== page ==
This discussion is designed to promote interactivity through an informal "round table" conversation. Attendees will be given the opportunity to speak directly with the presenter to ask questions and discuss issues.
This webinar is part of a series called The Landscape Is Getting Greener: A Series on the Current Science of Cannabis. The series will address and review the latest science for cannabis including: prevention and treatment issues; public policy; medical marijuana; and special populations and cannabis (adolescents, women and maternal health, older adults, and individuals with Serious Mental Illness).
Other webinars in this series include:
Wednesday, March 9, 2022: Older Adults
Wednesday, March 23, 2022: Cannabis & Maternal Health
Wednesday, March 30, 2022: Wrap-Up with Live Q&A
Friday, April 8, 2022: Treatment Planning and Case Management
This presentation will review the latest modalities for those with sickle cell disease when opioids are no longer effective. Epidemiology, etiologies and health provider biases of the frequently admitted sickle cell disease patient will be discussed along with how a global pandemic has impacted care. Multimodal management will also be discussed as this has shown to have a better impact in this group of chronic pain patients.
This webinar will explore the landscape of mutual help groups and the diverse mutual help groups that are available to patients. The clinical and cost effectiveness of group and 12-step programs will also be reviewed. Lastly, the clinical and policy implications of mutual help groups for promoting recovery from addiction will be discussed.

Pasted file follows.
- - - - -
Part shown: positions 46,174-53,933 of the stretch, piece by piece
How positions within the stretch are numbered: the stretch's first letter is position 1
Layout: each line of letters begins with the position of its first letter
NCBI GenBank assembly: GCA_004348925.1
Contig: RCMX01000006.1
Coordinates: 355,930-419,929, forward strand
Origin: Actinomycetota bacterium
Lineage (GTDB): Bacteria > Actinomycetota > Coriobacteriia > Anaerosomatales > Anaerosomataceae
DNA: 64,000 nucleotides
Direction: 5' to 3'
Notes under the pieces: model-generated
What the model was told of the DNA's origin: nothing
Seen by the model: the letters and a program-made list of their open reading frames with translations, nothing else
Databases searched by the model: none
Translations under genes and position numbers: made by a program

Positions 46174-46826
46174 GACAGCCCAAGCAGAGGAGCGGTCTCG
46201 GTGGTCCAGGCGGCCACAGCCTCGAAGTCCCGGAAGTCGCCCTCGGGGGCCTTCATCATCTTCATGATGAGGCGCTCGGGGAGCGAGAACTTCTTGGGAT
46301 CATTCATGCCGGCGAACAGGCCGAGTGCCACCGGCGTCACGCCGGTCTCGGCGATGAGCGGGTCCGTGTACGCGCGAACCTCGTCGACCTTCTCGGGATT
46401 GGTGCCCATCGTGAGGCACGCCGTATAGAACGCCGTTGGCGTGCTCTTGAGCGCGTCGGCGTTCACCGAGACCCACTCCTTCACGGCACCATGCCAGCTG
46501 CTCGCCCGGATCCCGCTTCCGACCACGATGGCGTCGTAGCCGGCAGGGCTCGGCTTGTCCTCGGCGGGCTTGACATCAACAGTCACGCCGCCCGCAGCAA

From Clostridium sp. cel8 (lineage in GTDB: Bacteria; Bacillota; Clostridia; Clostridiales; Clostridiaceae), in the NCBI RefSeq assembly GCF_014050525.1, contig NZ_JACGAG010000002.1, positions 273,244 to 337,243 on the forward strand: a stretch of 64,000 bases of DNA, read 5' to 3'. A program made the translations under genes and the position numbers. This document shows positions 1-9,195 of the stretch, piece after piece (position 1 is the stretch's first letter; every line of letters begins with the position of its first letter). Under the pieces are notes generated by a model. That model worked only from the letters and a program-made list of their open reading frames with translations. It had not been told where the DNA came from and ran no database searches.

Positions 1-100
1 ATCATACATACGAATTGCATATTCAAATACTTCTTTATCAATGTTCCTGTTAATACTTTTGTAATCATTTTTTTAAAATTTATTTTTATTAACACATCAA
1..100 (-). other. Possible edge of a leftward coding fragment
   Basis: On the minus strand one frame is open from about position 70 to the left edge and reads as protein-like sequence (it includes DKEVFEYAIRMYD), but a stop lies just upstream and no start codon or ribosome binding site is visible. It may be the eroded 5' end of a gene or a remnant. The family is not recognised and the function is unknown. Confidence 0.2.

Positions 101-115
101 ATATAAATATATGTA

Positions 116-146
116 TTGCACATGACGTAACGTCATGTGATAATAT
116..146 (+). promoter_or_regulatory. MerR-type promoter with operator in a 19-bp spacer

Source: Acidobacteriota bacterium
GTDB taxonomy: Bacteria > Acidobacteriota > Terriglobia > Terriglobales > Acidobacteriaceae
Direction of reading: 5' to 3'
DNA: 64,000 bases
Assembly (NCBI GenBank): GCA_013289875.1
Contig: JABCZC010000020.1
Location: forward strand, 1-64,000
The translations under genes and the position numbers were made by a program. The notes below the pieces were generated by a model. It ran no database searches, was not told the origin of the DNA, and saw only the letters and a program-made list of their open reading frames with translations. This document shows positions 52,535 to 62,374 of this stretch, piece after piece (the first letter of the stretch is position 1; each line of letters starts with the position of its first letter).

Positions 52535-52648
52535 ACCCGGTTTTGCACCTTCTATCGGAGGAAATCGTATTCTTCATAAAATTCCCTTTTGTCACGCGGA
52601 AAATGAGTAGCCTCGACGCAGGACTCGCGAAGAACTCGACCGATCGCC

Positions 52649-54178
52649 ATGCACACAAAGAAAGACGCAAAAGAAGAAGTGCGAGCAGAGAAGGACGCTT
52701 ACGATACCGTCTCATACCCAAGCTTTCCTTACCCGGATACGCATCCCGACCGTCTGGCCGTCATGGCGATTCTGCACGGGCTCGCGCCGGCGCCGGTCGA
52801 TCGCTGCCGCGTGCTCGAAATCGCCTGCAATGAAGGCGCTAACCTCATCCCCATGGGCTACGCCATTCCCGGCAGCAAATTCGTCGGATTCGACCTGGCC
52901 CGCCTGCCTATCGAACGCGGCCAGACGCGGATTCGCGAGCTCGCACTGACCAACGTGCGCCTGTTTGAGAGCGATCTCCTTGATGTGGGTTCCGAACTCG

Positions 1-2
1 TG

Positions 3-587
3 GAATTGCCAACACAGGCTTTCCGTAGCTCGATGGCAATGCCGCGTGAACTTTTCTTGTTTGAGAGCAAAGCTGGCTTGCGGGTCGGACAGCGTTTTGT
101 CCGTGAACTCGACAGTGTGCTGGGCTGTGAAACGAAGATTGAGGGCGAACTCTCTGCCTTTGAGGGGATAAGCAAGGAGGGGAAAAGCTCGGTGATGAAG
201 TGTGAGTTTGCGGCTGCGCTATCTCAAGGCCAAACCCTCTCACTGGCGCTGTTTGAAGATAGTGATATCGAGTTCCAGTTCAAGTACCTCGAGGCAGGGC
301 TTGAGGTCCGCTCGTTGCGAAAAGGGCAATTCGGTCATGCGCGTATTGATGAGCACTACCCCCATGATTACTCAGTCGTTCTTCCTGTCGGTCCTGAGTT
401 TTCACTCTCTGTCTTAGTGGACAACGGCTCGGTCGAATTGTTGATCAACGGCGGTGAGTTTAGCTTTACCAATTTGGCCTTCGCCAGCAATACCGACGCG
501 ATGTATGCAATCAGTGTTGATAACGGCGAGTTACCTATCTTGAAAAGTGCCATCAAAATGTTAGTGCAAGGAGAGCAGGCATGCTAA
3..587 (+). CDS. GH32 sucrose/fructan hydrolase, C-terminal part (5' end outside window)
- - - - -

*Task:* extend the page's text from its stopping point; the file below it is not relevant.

In part 2 of this five-part series, Dr. Hayden Center will take you on the next step of your data journey to "ditch the discomfort." We will discuss what it means to "read" data, identify tips to help you understand data, research, and evaluate outcomes, and give you prevention related opportunities to practice reading data.
Helpers are often deeply affected by their work, especially critical incidents that can cause unusually strong emotional reactions. This class helps to normalize and understand this reaction and improves a person's ability to manage it and know if/when to reach out for more help. We walk through the steps of a critical incident debriefing as endorsed by the International Critical Incident Stress Foundation.
Although experienced at the level of the individual, burnout is fundamentally an organizational, if not cultural, condition. This presentation will present an overview of research on burnout and will point to strategies, based in theory and empirical evidence, that may be helpful in addressing burnout and enhancing well-being at work.